This two-episode drama masterfully combines romantic comedy and time-traveling fantasy to give us a wonderful heroine and a cute love story. While the heroine does end up falling for a Joseon king, the story is firmly rooted in her personal character arc (and hatred of math) and centers her story without giving into the temptation to let the king overwhelm it. The comedy is clever without being cruel, and on more than one occasion I actually laughed out loud. (Shocker, I know.) But perhaps my favorite thing about it is the resolution to the heroine’s character arc and her fervent desire to go home. Spend two hours on this one—you won’t regret it.

Naked Fireman (KBS2 | 4 episodes | January 12 to January 19, 2017)

I love it when prickly ladies fall in love and are loved in return without having to rewrite their personalities. Our heroine is blunt, clever, and utterly determined to solve the mystery of her parents’ murders, while our hero is a somewhat dim comedic slacker with a good heart and an overabundance of courage. Their meet-cute is absurd—and yes, involves him being paid to take off some of his clothes—but the way they genuinely fall for one another is marvelous. I’ve seen dramas that can’t compete with this romance despite having four times the number of episodes. If you need something short and cute with a thriller second half, try this.

Save Me (OCN | 16 episodes | August 5 to September 24, 2017)

I went into this show worried that the heroine’s story would quickly be co-opted by the quartet of boys trying to save her, but they never made her pain and trauma about them. Instead, the boys suffered for the heroine in her quest to escape a religious cult, and in spite the many ways in which the villains tried to break her, she never gave up. Watching the good guys join forces to uncover the corruption in their town—and just how loved ones were complicit in it—was as emotionally taxing as it was satisfying. You’ll need to take this one slow, but you should definitely watch it.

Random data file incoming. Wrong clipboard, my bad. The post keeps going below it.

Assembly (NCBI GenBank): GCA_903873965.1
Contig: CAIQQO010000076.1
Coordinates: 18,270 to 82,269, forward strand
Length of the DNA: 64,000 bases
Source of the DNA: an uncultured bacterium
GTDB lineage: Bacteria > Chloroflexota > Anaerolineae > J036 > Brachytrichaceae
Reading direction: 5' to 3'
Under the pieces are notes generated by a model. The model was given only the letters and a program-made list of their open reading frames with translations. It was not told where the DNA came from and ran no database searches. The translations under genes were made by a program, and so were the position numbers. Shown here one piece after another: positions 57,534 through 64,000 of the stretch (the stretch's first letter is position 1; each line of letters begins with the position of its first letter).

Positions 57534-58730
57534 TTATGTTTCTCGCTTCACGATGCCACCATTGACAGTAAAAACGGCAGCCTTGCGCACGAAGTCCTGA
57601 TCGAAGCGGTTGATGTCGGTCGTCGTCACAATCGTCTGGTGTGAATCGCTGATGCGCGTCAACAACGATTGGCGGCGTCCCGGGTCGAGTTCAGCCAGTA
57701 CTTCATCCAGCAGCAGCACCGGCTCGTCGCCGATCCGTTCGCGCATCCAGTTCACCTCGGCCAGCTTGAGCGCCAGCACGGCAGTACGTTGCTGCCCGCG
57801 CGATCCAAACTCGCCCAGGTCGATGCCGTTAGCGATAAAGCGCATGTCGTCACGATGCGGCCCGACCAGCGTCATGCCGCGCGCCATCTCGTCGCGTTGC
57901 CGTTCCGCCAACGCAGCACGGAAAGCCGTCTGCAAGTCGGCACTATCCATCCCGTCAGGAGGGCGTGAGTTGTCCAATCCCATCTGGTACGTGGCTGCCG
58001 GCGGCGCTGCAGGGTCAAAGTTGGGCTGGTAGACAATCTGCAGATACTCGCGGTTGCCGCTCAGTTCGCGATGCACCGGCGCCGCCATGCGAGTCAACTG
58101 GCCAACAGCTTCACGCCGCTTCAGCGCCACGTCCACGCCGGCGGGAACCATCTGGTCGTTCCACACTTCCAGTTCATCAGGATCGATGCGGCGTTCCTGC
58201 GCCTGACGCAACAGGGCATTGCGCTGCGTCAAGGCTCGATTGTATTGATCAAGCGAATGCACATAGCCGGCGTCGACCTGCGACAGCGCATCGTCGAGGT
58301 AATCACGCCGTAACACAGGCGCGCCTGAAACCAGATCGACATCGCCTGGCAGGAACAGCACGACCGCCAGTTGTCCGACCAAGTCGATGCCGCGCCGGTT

Bump it up your watch list.

Circle (tvN | 12 episodes | May 22 to June 27, 2017)

The worst storytelling tragedy is watching a show desperately over-expand to try to fill up space it really just isn’t meant to take. But this drama knew where it wanted to go, and its interconnected mysteries across three separate timelines kept the momentum going when a longer, more unwieldy show would have languished. The 2017 timeline is by far the most compelling (and had the most shriek-worthy cliffhangers), while the future timeline frequently struggled to find its emotional footing. The show’s greatest weaknesses were in extrapolating the implications of the central technology/mystery and its limited number of female characters. Nonetheless, it is a solid show that sci-fi fans should check out.

While You Were Sleeping (SBS | 32 mini episodes | September 27 to November 16, 2017)

I wanted a grander, wider-reaching story than the one I got, but that’s what happens when you promise me prophetic dreamers who want to change the futures they dream of. If I ignore what I wanted this show to be and instead judge it based on what was actually offered to me, this was a good fantasy romance about two people finding each other again after childhood tragedy and growing to love one another. And in that, it delivered on almost every level. While I have and could continue to nitpick about various storytelling choices and lack of development for some characters, I don’t regret spending sixteen hours of my life on this show.